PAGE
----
This plane has auto feather and rudder boost, both should be armed before TO, if not, you can still fly the plane and feather the prop yourself, but, you still have to be on top of the situation, that's the key.

The friction lock and rudder lock theory are just total speculation. We may never really know what exactly went on in the cockpit.
KennyFlys
Ken Lane 1
It's not yet known if only one or both engines were lost. That changes everything with regard to how a pilot may react.

If it were only one engine he should have continued a climb straight ahead and only then when stable set up and establish an approach. An immediate turn back makes me believe he lost both engines.
preacher1
preacher1 -1
There is something to that train of thought. ATP former DAL Captain friend of mine has one down in GA. He said engine out on full power gives bad pull to that side, BUT, pulling power back to 75%, as per checklist, does away with that. The investigation will be interesting.
larena77
des quinn -1
Sad thing maybe they need o change rating to TWO pilot ops for all KING AIR
May all R.I.P. for lost Aviation brothers & sisters.
THRUSTT
THRUSTT 2
Might as well do the same for Senecas, Twin-Comanches, Duchess, etc.
KennyFlys
Ken Lane 1
How can you jump to that conclusion when you do not know the facts of the loss of engine power?

Nor, the pilot's actions between loss of power and impact?
larena77
des quinn 1
Well Ken , can you explain what was the cause 1 engine out or two ??.
Pitch up Power up Gear up Dead leg = Dead engine , ident/engine , confirm & shut down as quick as that
KennyFlys
Ken Lane 1
No more than you can explain why if it was only one engine a competent pilot would make a sudden turn back to the airport when they should be at Vmca climbing to a safe altitude before making a safe return back to the airport on an established approach.

But, we do not know if only one or both were lost. Some of us are jumping ahead to conclusions without the facts.

[This poster has been suspended.]

WigzellRM
Ralph Wigzell 0
You are an idiot spammer.
joelwiley
joel wiley 0
Make that 'were'.
sparkie624
sparkie624 0
Please don't reply to spammers, just report them... When FA delets them, it will tag your message to someone elses and makes everyone else wonder what happened.
WigzellRM
Ralph Wigzell 1
I was hoping they would delete the comment at the same time :)
preacher1
preacher1 0
They won't. Just hit report under the post.
Franklcor
Frank Zelinka -2
My WAG on this is that the rudder contron lock pin, located under the left seat was not removed. If installed without the attendent chains to the throttle quadrant block and the pin for the control yoke just tucked under the seat to get them out of the way, the guy would have perhaps missed them and he would have no rudder - you would not have much time to figure that out on TO.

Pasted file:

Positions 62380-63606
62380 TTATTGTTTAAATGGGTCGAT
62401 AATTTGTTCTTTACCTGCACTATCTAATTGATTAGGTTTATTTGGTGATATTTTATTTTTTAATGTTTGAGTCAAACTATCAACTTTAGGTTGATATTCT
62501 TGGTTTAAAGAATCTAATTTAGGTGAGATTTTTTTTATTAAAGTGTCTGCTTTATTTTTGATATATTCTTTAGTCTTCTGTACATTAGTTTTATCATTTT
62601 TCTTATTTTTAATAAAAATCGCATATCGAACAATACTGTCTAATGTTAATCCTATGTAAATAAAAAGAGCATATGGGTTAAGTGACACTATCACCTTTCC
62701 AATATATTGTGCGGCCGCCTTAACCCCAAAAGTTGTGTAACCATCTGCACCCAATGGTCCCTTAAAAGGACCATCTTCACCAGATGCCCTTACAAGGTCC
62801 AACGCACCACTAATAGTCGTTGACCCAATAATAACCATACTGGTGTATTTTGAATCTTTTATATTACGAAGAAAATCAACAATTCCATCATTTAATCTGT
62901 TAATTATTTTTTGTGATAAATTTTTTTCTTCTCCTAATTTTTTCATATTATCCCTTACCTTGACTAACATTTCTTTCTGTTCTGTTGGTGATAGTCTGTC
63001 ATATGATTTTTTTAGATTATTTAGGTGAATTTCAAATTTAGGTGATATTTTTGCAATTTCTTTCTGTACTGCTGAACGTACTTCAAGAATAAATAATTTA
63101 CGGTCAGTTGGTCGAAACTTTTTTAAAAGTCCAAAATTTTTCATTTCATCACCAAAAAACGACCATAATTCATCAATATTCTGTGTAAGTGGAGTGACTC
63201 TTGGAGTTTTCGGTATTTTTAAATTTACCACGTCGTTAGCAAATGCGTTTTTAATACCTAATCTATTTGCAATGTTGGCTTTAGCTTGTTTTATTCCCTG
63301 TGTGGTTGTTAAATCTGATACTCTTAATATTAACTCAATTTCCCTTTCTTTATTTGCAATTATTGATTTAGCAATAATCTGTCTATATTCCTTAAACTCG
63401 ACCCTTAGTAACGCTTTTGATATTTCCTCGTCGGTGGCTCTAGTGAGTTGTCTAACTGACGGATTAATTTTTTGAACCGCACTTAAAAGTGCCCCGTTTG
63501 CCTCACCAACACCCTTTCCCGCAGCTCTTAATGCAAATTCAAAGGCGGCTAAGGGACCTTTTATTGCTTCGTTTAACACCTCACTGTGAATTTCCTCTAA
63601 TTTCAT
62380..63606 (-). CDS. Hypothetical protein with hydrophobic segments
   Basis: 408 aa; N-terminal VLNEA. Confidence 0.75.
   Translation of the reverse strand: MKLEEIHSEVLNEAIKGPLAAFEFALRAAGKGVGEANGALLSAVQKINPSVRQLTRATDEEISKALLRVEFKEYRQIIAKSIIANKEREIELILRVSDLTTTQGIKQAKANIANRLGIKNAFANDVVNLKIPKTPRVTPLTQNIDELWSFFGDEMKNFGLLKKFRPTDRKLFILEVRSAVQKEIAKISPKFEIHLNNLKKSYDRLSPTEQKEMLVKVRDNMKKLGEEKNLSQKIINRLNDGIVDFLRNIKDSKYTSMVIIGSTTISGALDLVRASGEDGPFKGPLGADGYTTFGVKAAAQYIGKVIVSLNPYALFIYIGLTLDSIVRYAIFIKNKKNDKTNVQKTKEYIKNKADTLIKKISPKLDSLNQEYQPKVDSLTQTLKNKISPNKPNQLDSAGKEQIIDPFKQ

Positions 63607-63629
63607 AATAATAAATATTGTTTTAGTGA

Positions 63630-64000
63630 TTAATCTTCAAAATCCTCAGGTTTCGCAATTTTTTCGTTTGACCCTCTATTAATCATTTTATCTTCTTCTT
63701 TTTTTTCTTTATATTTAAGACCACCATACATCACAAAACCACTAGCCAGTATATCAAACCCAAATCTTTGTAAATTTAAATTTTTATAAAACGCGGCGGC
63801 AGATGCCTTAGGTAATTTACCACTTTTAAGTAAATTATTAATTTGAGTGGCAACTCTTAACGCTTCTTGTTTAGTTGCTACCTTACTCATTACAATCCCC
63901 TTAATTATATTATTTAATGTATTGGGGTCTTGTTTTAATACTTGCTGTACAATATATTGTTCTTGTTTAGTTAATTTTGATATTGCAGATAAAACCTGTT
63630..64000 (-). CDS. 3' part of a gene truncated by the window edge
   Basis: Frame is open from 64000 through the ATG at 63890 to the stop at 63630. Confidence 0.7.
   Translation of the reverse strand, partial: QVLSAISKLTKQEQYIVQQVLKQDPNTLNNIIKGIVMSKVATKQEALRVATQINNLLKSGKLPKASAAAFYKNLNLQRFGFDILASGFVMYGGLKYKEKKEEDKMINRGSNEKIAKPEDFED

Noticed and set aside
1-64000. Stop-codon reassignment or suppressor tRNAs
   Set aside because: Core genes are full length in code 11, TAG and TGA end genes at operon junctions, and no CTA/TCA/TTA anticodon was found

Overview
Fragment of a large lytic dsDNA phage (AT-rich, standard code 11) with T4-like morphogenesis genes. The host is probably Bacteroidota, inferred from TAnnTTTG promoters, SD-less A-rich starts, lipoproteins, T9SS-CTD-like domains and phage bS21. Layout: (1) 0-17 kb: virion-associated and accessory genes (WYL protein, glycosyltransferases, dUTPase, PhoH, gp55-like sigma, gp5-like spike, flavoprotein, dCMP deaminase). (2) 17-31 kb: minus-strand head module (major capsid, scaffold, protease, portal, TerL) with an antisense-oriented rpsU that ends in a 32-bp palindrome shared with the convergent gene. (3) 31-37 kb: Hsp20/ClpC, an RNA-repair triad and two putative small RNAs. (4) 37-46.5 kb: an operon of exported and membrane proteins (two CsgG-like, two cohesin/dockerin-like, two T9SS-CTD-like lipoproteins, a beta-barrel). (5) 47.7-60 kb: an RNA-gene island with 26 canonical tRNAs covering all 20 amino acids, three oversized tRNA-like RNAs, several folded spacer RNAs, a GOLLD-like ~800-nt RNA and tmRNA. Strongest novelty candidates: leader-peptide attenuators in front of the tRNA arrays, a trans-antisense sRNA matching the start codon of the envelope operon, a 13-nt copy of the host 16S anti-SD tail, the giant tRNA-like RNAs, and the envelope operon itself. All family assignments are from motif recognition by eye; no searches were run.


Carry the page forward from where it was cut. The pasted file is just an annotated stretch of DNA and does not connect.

WigzellRM
Ralph Wigzell 1
How would he taxi?
preacher1
preacher1 0
or turn in the air
cwc1155
(Duplicate Squawk Submitted)

2 dead 5 injured Wichita plane crash

Plane circling back to land crashes into building at ICT.

http://abcnews.go.com/US/people-stuck-airport-building-plane-crash/story?id=26574248
NickFlightX
NickFlightX -2
(Duplicate Squawk Submitted)

Flames, smoke after small plane crash in Kansas

WICHITA, Kan. (AP) — A small plane that reported losing engine power has crashed into a building at a Kansas airport, sending up huge plumes of black smoke that can be seen for miles around the city. Federal Aviation Administration spokesman Tony Molinaro says a twin-engine Beechcraft King Air reported the trouble just after takeoff from Wichita's Mid-Continent Airport on Thursday morning.

http://news.yahoo.com/crews-respond-rising-smoke-wichita-airport-152038929.html?clear=cache
josephvelardo
Joseph Velardo -3
(Duplicate Squawk Submitted)

Kingair Crash into FlightSafety Building

Appears that a Kingair with 10 people onboard has crashed into the Flightsafety building in Wichita, KA.

http://www.buzzfeed.com/nicolasmedinamora/plane-crashes-into-wichita-airport-building
gppilot
N. C. -2
(Duplicate Squawk Submitted)

King Air Crashes at Witchita Mid-Continent

aircraft lost power, 2 fatalities reported inside the building the aircraft creashed into...

http://www.cbsnews.com/news/possible-plane-crash-near-wichita-kansas-airport/
bassam
bassam -2
(Duplicate Squawk Submitted)

Four Dead in King Air Crash

A Beechcraft King Air crashed into the FlightSafety Citation Learning Center at Wichita Mid-Continent Airport this morning, killing four people inside the building and injuring at least five others.


R

http://www.flyingmag.com/technique/accidents/four-dead-king-air-crash-flightsafety-wichita-learning-center?cmpid=enews103014&spPodID=030&spMailingID=21639773&spUserID=NDc4NjE4Njk3NAS2&spJobID=422613793&spReportId=NDIyNjEzNzkzS0
sparkie624
sparkie624 -1
(Duplicate Squawk Submitted)

Plane crash at Kansas airport

A plane has crashed into a flight safety building at the Mid-Continent Airport in Wichita, Kansas.

http://www.cnn.com/video/data/2.0/video/bestoftv/2014/10/30/ath-plane-crash-at-kansas-airport.ksnw.html